Jargonauts

The Accidental Elitist By Maximillian Alvarez

“What came first,” in the immortal words of Nick Hornby, “the music or the misery?” During one of the most highly anticipated panels at the biggest academic conference of the year in my field, I’m sitting on the floor with a bunch of other eager dopes who didn’t show up in time to snag a seat. Everyone’s still in high spirits, though. One of the hottest names in “theory” today is running the panel and all the papers sound fascinating, in an obsessive hobbyist sort of way—it all promises to be a thunderous nerdgasm.

Then, halfway through the panel, it hits me: this is awful. The redeeming insights are just so few and far between, stranded between deserts of lame, forced conference humor and straightforward, even banal points dressed up in comically unnecessary jargon. And everyone in the audience keeps nodding. I’m annoyed first, then just overwhelmingly sad. Being overwhelmingly sad is, to be fair, a regular part of being an academic, and oftentimes it can feel like there’s just something about the profession that attracts overwhelmingly sad people. But, for the first time, I start to wonder if it’s not just me. In my head, all I can hear is Hornby by way of John Cusack . . . Did I join academia because I was miserable? Or was I miserable because I joined academia?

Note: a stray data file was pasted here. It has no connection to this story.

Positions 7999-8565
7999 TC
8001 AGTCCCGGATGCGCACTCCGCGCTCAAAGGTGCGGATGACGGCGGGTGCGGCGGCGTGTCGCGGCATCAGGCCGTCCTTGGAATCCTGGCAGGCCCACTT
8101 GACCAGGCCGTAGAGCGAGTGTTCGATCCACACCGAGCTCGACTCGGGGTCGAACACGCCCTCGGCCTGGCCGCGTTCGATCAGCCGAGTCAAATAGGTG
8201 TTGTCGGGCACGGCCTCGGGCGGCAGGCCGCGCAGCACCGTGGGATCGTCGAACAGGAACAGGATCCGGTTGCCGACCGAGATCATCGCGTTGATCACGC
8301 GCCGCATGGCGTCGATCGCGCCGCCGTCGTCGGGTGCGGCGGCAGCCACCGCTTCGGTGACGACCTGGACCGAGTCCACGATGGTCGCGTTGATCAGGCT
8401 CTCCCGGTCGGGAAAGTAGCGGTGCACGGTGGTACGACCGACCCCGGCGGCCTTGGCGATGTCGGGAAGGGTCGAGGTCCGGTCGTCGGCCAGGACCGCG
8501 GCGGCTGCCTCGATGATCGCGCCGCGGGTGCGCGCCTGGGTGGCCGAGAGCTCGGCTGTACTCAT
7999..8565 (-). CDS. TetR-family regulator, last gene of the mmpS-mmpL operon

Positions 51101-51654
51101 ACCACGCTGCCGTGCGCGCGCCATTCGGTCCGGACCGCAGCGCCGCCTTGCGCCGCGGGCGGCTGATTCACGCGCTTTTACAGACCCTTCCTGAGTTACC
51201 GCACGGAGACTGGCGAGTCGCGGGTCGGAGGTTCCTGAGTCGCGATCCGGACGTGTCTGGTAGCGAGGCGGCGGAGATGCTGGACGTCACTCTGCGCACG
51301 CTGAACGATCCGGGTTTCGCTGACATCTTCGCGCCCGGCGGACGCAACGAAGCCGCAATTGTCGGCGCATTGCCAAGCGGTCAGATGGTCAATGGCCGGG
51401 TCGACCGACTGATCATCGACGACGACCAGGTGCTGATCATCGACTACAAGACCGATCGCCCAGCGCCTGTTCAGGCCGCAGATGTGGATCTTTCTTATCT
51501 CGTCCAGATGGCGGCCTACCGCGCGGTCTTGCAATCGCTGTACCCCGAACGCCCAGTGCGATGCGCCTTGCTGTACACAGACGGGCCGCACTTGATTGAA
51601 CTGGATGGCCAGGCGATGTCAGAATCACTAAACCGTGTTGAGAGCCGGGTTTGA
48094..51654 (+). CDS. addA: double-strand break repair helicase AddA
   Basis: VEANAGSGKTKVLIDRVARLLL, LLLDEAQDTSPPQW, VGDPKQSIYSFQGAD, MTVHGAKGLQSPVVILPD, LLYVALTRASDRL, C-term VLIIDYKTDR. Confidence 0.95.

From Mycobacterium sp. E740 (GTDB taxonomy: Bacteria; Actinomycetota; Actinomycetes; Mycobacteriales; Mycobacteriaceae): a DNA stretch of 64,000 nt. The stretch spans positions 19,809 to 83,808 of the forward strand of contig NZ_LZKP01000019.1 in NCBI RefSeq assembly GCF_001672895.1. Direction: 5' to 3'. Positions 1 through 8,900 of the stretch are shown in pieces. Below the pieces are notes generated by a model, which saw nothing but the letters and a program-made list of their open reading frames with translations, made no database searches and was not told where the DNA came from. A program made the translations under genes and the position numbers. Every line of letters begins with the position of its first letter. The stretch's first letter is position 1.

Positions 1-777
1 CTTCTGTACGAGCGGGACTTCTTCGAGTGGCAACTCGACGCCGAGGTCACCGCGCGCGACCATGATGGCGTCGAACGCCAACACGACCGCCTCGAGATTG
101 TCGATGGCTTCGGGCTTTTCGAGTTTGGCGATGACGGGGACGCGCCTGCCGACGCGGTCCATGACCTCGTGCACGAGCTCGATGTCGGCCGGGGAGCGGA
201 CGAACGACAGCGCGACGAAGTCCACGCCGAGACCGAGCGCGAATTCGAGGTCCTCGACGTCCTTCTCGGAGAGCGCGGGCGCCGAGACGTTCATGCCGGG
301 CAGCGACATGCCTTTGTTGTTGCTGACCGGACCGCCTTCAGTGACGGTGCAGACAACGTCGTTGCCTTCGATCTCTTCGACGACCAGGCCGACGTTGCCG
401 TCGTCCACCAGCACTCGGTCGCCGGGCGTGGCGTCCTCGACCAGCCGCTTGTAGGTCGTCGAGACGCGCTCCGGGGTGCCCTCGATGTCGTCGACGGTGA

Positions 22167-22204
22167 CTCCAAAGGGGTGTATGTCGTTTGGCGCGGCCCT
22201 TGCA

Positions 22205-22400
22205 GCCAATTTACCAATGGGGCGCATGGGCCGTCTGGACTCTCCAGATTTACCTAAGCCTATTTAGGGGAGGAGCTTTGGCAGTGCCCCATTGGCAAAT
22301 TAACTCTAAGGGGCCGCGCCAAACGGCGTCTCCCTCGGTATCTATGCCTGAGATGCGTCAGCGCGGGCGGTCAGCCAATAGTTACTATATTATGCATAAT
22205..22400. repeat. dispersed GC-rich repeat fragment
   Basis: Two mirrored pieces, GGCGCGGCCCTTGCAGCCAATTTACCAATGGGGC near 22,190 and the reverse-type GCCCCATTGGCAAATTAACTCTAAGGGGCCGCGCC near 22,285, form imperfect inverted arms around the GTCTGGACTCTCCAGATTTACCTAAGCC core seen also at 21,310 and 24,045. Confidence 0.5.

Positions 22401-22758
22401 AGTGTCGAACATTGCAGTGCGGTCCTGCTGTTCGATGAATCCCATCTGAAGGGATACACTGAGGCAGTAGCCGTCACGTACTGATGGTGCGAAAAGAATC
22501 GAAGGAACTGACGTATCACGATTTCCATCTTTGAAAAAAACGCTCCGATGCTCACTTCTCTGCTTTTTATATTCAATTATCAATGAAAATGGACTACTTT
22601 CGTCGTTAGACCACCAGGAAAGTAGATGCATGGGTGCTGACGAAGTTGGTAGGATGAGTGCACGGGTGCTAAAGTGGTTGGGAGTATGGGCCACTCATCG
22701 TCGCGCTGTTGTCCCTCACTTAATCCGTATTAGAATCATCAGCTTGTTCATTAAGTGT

There’s something serious going on here, and we need to talk about it. No, this will not be another rambling naval-gazing excursis on what “the role of the academic” should be. Instead, I hope to isolate the sick blisters on the academic body politic that are rotting away our ability to even talk about such things in mildly interesting, let alone useful, ways.

To be an academic in today’s America is to be plunged into a perennial identity crisis. And like most academic things, it’s a maddeningly elliptical, recursive, and small-bore sort of crisis. Fueling all our self-indulgent angst is a never-fully-acknowledged social contract, the one that, via countless professional canons and conventions, confirms your choice to be a so-called academic, to assume it not only as a profession, but an identity, and to wear on yourself the trappings that come with that identity without stopping to wonder how necessary they really are and whether they are actually killing your ability to be and do something better. Most of the time this doesn’t even feel like a choice at all, but it is. At other times, how to deal with this choice may seem more or less like a personal matter. But, in the age of Trump, the public implications of this choice, the civic implications, have been exposed more than ever before, and the stakes are as high as they’re going to get.

 

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Despre Claudiu Degeratu
Expert in securitate nationala, internationala, NATO, UE, aparare si studii strategice

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